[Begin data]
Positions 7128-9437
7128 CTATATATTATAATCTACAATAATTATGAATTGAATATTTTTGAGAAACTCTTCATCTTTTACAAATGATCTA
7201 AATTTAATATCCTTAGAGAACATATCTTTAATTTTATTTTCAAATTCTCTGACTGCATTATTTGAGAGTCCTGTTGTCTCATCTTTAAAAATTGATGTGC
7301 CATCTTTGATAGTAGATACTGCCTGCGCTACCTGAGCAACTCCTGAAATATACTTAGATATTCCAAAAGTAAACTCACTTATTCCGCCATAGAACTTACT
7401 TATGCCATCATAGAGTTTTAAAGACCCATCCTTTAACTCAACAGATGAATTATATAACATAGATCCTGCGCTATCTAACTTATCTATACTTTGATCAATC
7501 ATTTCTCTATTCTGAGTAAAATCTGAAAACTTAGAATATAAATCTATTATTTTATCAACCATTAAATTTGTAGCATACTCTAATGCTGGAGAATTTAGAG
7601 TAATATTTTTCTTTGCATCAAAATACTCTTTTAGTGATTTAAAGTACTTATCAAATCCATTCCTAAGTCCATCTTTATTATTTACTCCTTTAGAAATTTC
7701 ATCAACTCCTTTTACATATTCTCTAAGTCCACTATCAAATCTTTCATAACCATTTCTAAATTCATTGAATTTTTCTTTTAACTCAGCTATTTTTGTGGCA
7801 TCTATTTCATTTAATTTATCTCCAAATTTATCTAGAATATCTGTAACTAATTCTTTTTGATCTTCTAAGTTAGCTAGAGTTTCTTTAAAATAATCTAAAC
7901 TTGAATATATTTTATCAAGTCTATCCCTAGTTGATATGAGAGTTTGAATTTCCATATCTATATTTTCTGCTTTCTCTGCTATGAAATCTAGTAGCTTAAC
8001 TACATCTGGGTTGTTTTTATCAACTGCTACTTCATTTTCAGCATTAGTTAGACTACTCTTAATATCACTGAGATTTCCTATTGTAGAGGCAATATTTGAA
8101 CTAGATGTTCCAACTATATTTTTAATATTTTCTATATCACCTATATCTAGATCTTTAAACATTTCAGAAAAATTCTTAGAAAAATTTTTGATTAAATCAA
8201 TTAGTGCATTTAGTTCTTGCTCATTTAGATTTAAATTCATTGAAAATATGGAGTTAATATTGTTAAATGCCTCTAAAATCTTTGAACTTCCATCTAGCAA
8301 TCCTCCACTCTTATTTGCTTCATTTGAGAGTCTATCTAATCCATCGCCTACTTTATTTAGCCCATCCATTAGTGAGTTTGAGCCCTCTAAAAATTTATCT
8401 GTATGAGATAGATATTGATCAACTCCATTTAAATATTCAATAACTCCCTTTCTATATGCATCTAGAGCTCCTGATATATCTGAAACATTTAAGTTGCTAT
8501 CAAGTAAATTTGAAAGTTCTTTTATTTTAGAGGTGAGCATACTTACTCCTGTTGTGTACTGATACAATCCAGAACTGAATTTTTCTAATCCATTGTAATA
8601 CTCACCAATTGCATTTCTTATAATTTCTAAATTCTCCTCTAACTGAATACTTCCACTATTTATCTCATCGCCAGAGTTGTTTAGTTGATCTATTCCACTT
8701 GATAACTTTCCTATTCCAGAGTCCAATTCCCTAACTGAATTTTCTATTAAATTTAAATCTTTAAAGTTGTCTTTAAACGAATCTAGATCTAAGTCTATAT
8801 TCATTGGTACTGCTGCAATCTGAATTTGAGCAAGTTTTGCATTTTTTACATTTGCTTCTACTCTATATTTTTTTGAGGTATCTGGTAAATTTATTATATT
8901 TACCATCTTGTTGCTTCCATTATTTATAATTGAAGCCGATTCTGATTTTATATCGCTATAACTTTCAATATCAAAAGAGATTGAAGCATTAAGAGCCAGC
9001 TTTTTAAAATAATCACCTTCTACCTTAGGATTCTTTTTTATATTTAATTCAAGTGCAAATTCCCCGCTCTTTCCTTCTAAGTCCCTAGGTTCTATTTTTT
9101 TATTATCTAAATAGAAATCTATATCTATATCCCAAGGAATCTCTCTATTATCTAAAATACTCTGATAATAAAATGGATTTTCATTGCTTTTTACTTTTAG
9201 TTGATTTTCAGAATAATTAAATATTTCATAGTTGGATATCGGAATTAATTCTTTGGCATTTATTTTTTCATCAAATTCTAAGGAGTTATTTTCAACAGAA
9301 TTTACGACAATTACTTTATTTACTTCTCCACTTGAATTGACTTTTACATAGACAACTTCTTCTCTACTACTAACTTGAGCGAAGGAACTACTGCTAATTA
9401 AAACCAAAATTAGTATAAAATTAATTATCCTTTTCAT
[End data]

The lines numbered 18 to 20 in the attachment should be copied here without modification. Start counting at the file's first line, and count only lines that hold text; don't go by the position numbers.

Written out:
8701 GATAACTTTCCTATTCCAGAGTCCAATTCCCTAACTGAATTTTCTATTAAATTTAAATCTTTAAAGTTGTCTTTAAACGAATCTAGATCTAAGTCTATAT
8801 TCATTGGTACTGCTGCAATCTGAATTTGAGCAAGTTTTGCATTTTTTACATTTGCTTCTACTCTATATTTTTTTGAGGTATCTGGTAAATTTATTATATT
8901 TACCATCTTGTTGCTTCCATTATTTATAATTGAAGCCGATTCTGATTTTATATCGCTATAACTTTCAATATCAAAAGAGATTGAAGCATTAAGAGCCAGC